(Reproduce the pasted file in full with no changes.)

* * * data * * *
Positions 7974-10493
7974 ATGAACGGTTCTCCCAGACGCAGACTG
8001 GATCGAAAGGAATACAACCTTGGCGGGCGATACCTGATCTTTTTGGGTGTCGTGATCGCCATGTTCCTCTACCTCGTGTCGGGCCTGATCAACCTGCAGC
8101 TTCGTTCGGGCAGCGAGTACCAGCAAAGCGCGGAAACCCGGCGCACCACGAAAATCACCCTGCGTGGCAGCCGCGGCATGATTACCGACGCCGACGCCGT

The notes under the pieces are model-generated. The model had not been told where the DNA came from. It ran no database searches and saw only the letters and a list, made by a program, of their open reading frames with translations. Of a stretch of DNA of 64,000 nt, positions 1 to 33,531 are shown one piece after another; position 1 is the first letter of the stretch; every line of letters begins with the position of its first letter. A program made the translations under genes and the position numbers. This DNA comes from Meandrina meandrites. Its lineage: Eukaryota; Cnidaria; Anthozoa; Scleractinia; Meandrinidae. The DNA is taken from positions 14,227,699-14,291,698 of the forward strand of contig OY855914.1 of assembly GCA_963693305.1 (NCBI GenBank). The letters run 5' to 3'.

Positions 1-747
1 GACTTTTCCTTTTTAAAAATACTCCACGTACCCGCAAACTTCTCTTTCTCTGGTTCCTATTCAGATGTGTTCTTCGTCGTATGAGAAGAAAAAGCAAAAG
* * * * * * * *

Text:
Positions 7974-10493
7974 ATGAACGGTTCTCCCAGACGCAGACTG
8001 GATCGAAAGGAATACAACCTTGGCGGGCGATACCTGATCTTTTTGGGTGTCGTGATCGCCATGTTCCTCTACCTCGTGTCGGGCCTGATCAACCTGCAGC
8101 TTCGTTCGGGCAGCGAGTACCAGCAAAGCGCGGAAACCCGGCGCACCACGAAAATCACCCTGCGTGGCAGCCGCGGCATGATTACCGACGCCGACGCCGT

The notes under the pieces are model-generated. The model had not been told where the DNA came from. It ran no database searches and saw only the letters and a list, made by a program, of their open reading frames with translations. Of a stretch of DNA of 64,000 nt, positions 1 to 33,531 are shown one piece after another; position 1 is the first letter of the stretch; every line of letters begins with the position of its first letter. A program made the translations under genes and the position numbers. This DNA comes from Meandrina meandrites. Its lineage: Eukaryota; Cnidaria; Anthozoa; Scleractinia; Meandrinidae. The DNA is taken from positions 14,227,699-14,291,698 of the forward strand of contig OY855914.1 of assembly GCA_963693305.1 (NCBI GenBank). The letters run 5' to 3'.

Positions 1-747
1 GACTTTTCCTTTTTAAAAATACTCCACGTACCCGCAAACTTCTCTTTCTCTGGTTCCTATTCAGATGTGTTCTTCGTCGTATGAGAAGAAAAAGCAAAAG